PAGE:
In advance of ‘Rebel’ protests on June 30, Egypt’s Islamists are not simply waiting to see what will happen. On the street and in the presidency they have taken a confrontational approach to the challenge. Today, after hundreds of thousands demonstrated in favor of President Morsi, the battle lines are clearly drawn. But what will ‘winning’ entail? What will it even look like?
If those gathered have their way, it will be an increasingly Islamic Egypt. A few days earlier Morsi replaced seventeen of the nation’s governors, appointing seven from the Muslim Brotherhood and one from the hardline al-Gama’a al-Islamiya. Several of these appointments sparked violent rejection.
And while officially the protest was simply in the name of democratic legitimacy and non-violence, some saw the coming launch of a truly Islamist revolution. Must one side thoroughly defeat the other?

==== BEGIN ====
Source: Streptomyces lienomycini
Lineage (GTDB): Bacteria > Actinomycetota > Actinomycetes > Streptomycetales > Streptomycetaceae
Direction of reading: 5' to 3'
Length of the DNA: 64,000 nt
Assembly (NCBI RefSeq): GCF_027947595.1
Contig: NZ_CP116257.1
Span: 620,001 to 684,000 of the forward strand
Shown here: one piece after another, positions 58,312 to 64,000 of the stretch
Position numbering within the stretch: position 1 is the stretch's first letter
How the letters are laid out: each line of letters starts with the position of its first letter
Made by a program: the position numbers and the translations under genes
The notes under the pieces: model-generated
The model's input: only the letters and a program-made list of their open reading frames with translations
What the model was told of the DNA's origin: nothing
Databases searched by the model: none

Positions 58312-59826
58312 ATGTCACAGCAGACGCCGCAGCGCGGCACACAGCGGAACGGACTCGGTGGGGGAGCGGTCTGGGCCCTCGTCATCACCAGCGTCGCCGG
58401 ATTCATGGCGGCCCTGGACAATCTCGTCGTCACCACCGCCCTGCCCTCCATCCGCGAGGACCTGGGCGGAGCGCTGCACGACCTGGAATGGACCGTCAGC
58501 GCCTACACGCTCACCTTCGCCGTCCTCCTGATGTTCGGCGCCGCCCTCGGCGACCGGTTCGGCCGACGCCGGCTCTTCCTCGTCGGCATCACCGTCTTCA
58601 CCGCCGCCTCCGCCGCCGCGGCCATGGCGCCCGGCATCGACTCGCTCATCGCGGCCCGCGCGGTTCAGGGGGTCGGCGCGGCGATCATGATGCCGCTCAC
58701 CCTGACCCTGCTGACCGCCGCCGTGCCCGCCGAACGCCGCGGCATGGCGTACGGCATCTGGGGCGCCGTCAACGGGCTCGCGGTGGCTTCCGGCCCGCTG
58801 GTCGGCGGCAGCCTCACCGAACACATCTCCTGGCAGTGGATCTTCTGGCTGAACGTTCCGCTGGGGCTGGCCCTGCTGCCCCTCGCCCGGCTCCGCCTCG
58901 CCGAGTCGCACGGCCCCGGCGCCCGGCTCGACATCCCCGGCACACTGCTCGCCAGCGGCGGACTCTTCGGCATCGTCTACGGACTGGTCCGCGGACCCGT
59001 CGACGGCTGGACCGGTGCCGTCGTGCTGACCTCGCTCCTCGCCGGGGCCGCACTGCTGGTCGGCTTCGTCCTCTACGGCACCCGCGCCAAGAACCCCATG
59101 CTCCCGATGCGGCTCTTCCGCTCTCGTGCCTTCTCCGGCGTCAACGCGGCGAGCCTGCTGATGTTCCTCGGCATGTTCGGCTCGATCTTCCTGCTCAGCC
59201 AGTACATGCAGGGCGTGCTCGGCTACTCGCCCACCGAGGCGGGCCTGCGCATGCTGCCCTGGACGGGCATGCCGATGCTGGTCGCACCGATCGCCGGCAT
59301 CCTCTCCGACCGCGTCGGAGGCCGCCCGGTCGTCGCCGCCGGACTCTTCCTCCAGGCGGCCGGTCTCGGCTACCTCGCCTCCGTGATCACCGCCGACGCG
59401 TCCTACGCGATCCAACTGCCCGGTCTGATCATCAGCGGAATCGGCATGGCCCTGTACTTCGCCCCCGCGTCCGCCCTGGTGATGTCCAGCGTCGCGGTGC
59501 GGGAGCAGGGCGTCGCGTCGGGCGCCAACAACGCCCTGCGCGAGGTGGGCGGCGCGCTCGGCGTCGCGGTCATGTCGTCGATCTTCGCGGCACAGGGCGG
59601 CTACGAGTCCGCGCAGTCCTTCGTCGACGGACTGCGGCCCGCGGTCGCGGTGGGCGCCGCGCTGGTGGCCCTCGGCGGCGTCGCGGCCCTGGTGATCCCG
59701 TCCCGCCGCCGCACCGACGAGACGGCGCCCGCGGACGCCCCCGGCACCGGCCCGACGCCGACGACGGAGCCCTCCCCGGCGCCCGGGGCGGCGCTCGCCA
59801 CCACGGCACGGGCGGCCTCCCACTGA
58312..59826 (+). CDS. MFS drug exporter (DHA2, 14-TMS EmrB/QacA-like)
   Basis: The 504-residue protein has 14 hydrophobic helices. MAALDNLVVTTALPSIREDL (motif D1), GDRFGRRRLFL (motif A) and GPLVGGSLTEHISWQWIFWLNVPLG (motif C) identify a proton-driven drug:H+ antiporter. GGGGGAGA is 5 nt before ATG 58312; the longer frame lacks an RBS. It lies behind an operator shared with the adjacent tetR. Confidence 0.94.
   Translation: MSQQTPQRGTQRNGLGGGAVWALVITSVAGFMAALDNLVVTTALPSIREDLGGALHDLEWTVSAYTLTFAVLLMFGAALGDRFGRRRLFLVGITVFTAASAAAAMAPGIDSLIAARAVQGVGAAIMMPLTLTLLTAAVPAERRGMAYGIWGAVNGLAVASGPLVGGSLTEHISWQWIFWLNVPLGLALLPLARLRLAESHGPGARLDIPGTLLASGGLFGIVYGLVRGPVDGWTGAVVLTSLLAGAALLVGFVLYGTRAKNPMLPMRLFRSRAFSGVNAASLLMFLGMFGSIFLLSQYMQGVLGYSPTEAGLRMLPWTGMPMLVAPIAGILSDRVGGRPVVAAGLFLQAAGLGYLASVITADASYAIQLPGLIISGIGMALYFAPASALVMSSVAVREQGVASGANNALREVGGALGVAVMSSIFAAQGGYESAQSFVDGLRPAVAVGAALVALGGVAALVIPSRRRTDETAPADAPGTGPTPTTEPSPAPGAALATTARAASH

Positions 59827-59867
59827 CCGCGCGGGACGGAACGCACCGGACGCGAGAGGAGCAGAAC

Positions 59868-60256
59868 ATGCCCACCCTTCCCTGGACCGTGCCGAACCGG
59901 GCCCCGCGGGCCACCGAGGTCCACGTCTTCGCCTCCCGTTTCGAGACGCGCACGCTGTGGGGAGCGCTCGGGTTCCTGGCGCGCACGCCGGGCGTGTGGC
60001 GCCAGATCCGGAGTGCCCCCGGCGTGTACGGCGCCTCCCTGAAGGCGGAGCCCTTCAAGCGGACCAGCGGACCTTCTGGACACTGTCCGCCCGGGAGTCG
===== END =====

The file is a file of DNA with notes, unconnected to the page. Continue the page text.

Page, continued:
The ball is now in the opposition’s court. The Rebel campaign claims to have collected over fifteen million signatures demanding early presidential elections – more than voted for Morsi in the first place. But can they match or exceed the Islamist numbers on the street? Do they need to? What if they succeed?
God, beyond the immediacy of the street, bless the new governors. Give them understanding of their region and the peculiarities of its needs. May they represent the people well.
God, honor the zeal of the demonstrators. Motivated either by democracy or their victory therein, many feel under threat of losing everything. Where influenced by fear or anger, God, comfort and condition them. May they stand firm in their convictions, but nurture love and acceptance of those believed to oppose their project.
But God, the days are ticking away. Will a dramatic show of forces lead Egypt down the path of mutual good? Is the show of forces necessary to bring political players back from the brink? Bring a solution, God, that is acceptable to all. May no one yield, but may all compromise. Either before or after the dramatics, bring Egypt to a place of peace.
But at the moment, each side confronts the other. Only you know if current and coming events are beneficial, God. But in whatever happens, secure Egypt’s good. Confrontation is within human nature, and part and parcel of politics. Just ensure it proves constructive.